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Dream Team of Black Food and Wine Pros to Make History with Asante

Tue, 10/28/2014
Marvin Woods, executive chef of Asante, Atlanta

By Milford Prewitt

ATLANTA – Early in their careers, journalists learn to avoid using such phrases and words as “never before,” “first-time ever,”  “unprecedented,” or “historic.”

Wise editors warn that the minute one of those superlatives is heard or read, some listener or reader will be on the phone or send an email with an example to refute the claim, forcing the journalist to eat crow with a correction.

SlitelyChilled is boldly going to break with that time-honored warning to report:

For the first-time ever, in an unprecedented development for the full-service, fine-dining side of the restaurant industry, a highly accomplished and celebrated group of Black foodservice professionals – indeed, some of the top individuals in their fields – are fusing their talent, experience, energy and spirit under one roof to launch a new restaurant, bound to become a destination.

The place is Asante in Atlanta and its menu will feature and celebrate the foods and culinary traditions of the Black diaspora, from the Caribbean, West Indies and South America to North America and Africa.

It’s set to open in early November.

The Dream Team behind this ambitious project includes:

•    Executive chef, owner, and chief recruiter of talent Marvin Woods, a celebrity chef, television cooking-show host, cookbook author and public speaker whose “Dropping Knowledge” lecture circuit teaches healthy eating and ways to fight diabetes through good nutrition. Woods may be long remembered in New York City dining circles for his collaboration with Alexander Smalls in the hugely popular but long-departed Café Beulah, which introduced the low-country cuisine of South Carolina, in the Flatiron District in the late 1990s.

•      Andre Mack, a master sommelier who is the first African American to win the title of Best Young Sommelier in America (2003), runner-up for the title of Best Sommelier in America (2004) and who is best known for his years shepherding and promoting the award-winning, 2,500-bottle selection at Thomas Keller’s Per Se restaurant in Manhattan (once the most expensive restaurant in the United States). At Asante, Mack will oversee a 900-bottle cellar.

•      General Manager David Espin, who earned his stripes opening some of Las Vegas's and Florida's hottest resorts and celebrity-named chains and dining establishments. Espin says he was “brought up in fine dining” working for Wolfgang Puck. He has also worked in New York City and Boston. But it was Las Vegas where he came to prominence, particularly in the opening of the Voodoo Steakhouse in the Rio Hotel and Prince’s 3121 supper club and live entertainment venue where the prickly entertainer often performed.

•      Beverage Director Lonn Coupel-Coward, who worked for three years as the master mixologist and bon vivant at Marcus Samuelsson’s Red Rooster in Harlem. But his resume also includes such distinguished ports of call as the Standard Hotels, Privè Lounge in New York, and Fusha West.

•      Making it somewhat of a family business is chef Woods sister, Ellen Woods, who will be the assistant general manager at Asante. She was the opening lounge manager at Red Rooster.

Slated to open later this year in a condo building in Atlanta’s Centennial Park – where the summer Olympics were held in 1996 – Asante is also novel from a menu perspective.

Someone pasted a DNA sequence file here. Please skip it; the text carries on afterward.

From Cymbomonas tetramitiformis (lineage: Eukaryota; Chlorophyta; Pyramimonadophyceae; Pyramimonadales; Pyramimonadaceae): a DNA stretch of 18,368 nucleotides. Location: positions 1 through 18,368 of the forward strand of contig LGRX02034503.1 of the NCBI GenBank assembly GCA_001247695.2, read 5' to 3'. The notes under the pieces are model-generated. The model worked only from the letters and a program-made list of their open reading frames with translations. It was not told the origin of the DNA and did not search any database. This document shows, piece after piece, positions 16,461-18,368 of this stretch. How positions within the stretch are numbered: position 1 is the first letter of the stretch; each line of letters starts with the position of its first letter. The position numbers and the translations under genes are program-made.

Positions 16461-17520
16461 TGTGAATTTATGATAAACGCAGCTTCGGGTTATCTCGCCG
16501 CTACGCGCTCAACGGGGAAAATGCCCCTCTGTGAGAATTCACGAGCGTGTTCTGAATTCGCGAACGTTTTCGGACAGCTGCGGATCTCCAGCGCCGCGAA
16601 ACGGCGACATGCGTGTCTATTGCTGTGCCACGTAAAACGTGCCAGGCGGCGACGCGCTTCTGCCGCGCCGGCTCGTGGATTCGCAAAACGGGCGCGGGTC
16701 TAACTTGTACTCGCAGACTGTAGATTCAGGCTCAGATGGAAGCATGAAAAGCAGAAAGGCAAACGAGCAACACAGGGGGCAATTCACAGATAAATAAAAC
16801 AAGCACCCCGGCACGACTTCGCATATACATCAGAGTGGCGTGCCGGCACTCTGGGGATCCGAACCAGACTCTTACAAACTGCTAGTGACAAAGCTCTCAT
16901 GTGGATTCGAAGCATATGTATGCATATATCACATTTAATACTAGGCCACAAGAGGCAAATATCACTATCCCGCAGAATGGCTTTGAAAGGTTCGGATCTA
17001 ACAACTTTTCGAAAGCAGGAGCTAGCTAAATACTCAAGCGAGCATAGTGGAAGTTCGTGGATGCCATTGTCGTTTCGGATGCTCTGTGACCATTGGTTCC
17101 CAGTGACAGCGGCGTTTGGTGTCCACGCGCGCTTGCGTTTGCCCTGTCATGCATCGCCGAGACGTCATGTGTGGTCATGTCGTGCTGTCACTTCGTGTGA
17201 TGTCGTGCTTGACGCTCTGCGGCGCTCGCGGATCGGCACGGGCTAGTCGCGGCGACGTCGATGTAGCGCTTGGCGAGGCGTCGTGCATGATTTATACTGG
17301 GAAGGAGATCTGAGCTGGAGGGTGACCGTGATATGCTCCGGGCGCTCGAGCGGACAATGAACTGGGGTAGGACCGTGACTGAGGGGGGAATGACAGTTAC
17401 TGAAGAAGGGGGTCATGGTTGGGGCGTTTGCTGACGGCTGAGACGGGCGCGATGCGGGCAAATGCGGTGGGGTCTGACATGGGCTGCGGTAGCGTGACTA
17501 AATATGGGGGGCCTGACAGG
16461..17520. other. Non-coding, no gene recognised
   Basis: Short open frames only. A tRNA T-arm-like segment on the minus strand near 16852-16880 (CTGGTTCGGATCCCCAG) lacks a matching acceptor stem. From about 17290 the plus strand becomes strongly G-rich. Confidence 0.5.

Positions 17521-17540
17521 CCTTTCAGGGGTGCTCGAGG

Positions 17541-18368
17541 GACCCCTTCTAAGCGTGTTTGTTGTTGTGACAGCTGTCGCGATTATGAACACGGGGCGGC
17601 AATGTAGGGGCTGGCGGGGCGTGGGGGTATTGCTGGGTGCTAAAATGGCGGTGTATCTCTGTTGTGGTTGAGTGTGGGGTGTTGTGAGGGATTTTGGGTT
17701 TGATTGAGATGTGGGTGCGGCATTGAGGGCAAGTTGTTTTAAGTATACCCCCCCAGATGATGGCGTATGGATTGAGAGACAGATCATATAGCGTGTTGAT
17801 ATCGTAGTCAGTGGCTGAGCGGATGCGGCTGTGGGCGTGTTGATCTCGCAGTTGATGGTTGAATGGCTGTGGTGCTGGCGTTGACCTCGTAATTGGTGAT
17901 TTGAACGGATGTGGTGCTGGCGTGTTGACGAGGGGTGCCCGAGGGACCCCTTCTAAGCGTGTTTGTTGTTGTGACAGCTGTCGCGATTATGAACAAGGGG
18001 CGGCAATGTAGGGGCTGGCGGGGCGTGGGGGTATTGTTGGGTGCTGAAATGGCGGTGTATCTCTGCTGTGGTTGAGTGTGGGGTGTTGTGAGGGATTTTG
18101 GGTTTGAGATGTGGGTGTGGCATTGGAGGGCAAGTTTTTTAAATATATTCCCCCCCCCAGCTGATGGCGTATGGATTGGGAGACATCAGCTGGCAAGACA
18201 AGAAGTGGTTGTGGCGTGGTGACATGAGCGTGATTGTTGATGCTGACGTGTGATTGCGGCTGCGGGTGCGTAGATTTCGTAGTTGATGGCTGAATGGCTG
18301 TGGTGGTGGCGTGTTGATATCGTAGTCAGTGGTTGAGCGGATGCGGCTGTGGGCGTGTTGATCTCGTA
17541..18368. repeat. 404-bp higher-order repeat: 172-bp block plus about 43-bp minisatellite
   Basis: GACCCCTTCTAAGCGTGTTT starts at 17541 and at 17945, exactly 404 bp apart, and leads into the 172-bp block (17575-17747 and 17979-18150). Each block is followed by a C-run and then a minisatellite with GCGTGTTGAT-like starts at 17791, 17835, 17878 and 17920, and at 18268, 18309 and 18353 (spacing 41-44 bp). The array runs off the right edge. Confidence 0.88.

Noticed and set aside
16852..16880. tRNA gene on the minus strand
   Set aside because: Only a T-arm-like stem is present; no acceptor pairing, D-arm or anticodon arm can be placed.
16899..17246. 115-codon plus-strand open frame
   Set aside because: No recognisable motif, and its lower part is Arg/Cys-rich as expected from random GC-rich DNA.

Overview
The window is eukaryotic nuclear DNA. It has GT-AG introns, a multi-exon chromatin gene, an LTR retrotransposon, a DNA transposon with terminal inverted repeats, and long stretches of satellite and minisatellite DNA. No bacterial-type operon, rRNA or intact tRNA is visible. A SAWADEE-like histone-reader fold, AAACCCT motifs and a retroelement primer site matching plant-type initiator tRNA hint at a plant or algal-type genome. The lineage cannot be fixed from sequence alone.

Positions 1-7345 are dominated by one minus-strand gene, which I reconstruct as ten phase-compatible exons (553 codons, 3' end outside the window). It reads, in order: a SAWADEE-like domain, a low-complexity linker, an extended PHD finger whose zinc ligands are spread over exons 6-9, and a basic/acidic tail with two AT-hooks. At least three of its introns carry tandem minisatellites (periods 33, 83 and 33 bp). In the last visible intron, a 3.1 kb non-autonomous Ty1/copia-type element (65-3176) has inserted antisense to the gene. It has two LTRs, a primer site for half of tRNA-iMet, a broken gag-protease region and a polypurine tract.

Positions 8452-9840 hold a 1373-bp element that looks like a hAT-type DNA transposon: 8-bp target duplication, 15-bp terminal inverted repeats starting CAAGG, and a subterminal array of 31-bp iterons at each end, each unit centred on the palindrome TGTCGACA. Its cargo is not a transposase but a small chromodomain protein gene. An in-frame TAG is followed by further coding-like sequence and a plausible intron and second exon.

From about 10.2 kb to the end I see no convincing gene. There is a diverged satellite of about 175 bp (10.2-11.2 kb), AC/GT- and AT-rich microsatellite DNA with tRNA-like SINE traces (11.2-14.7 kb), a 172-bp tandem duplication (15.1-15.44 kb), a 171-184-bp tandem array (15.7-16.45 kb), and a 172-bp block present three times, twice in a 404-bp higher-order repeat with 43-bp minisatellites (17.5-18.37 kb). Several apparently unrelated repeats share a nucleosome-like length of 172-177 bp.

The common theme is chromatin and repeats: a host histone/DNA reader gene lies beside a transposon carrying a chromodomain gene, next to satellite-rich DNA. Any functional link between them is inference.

“The whole concept is coastal soul,” explains Woods, “defined by me as food and cooking influenced by the African diaspora. We are talking about ingredients, flavorings, cooking techniques from the southern part of the U.S., to the Caribbean, to South America to Africa.

“In addition to the seafood, though, we will have quail, duck, pheasant, pork and chicken.”

In keeping with his commitment to serve healthy foods, Woods says a number of menu items will be gluten free, sugar free, vegetarian and vegan.

Woods says he expects such dishes as the piri-piri (large African queen prawns some 10-inches long); coconut saffron seafood gumbo (a bouillabaisse type dish); and the eight-to-nine-hours roasted pork shoulder with garlic and lemon – better known as Pernil in Puerto Rican gastronomic circles –– could emerge as house signature dishes.

Rum will feature prominently in the spirits selections, Woods says. “We had to have rum. That was one of the main commodities of trade during the Middle Passage.”

Asante will also feature beer from Harlem Brewing, created by African-American brew master Celeste Beatty.

Asante is a two-floor space that takes over a site formerly occupied by a restaurant.

“It’s really a unique space,” Woods beams. “It reminds me of what a big city restaurant should look like, but with a warmer ambience.”

 It features 150 seats in the dining room, a chef’s table for very important guests, an open kitchen and a first-floor bar/lounge area that can seat 30-to-40 diners.

White is the dominating color and an exotic African wood called Bubinga from Cameroon will provide the bar top and other accents, Woods points out.

Although Woods says he is keenly aware that nothing like Asante, in terms of its talent pool, has ever been tried before, his focus is superb customer service and employee satisfaction.

 “This is what I have always dreamed about,” Woods says. “This is not the same old restaurant where a chef found a bunch of investors, a few friends and said let’s go.

“We are going to change some folks ideas about dining out. We are about the restoration of old school hospitality: where the guests are treated like family and where employees are happy to come to a work environment where they are treated well. In turn this translates into a win-win-win.

“And that’s what it’s all about.”